Jack Contemplates Life in a Box
by Judy Westergard
The passionately contested political races this fall take me back to my run for political office. I vied with Ricky Johnson for sixth grade class president.
Classes were smaller for those of us who were born the year before the Baby Boomers. The nine girls and nine boys in Mr. Brink’s room were evenly divided in whom they backed for the coveted roll of class president, a job whose sole purpose was to daily decide whether it would be the girls or the boys who would be excused first for recess.
I campaigned at recess. Ricky campaigned at recess. (I campaigned on the girls' side of the schoolyard. He campaigned on the boys' side.) I made signs. Ricky made signs. (But mine were spelled correctly.) I brought candy. Ricky brought candy. (But he brought more.)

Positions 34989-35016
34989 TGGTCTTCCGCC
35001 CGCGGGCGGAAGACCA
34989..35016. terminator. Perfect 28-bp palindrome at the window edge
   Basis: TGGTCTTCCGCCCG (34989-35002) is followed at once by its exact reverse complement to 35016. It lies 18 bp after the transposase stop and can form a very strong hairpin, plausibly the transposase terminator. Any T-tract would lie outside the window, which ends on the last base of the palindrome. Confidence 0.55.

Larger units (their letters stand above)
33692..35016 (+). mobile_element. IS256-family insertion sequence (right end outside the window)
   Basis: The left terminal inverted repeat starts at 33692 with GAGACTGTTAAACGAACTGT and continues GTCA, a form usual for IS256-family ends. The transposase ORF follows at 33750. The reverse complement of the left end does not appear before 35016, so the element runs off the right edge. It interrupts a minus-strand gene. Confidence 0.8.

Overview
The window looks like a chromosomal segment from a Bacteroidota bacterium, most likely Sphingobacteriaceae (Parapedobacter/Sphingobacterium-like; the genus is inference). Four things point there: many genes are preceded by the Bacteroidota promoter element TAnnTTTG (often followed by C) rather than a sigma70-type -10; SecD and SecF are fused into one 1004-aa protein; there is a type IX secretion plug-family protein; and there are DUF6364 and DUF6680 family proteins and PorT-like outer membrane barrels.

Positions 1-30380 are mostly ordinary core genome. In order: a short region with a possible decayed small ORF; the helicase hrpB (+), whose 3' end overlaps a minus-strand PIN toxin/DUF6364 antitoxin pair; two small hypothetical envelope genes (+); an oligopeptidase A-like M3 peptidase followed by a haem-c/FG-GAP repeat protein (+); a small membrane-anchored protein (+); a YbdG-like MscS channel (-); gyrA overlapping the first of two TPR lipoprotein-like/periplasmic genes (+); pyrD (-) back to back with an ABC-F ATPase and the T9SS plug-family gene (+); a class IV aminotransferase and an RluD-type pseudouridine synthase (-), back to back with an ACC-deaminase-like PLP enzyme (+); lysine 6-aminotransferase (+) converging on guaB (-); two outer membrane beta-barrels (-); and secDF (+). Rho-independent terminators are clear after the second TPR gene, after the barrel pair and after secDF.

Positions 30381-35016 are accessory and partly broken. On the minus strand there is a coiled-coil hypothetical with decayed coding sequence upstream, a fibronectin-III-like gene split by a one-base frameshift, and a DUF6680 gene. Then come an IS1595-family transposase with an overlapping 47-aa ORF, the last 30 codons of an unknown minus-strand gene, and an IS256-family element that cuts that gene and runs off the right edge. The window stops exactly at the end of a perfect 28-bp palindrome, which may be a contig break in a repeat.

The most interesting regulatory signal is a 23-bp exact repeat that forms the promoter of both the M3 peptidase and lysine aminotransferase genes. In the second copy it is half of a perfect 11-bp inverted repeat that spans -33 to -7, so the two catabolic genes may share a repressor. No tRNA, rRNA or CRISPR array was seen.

Tuesday came. All 18 of us wrote on our allotted slip of paper the name of our chosen candidate. I did what I thought all girls did in 1955: I voted for Ricky. It was what one did (I thought), and since I knew Ricky would vote for me, what could it matter? Well, it mattered a lot. Mr. Brink counted out the votes. ”Judy has eight votes; Ricky has 10. Congratulations to Ricky Johnson, our new class president.” The significance of the outcome hit me: I lost because I voted for my opponent! He won because he voted for himself! O, the ignominious horror! The growing awareness of the workings of how the world worked! There was a lesson to be learned here, but it's taken me a lifetime to figure it out.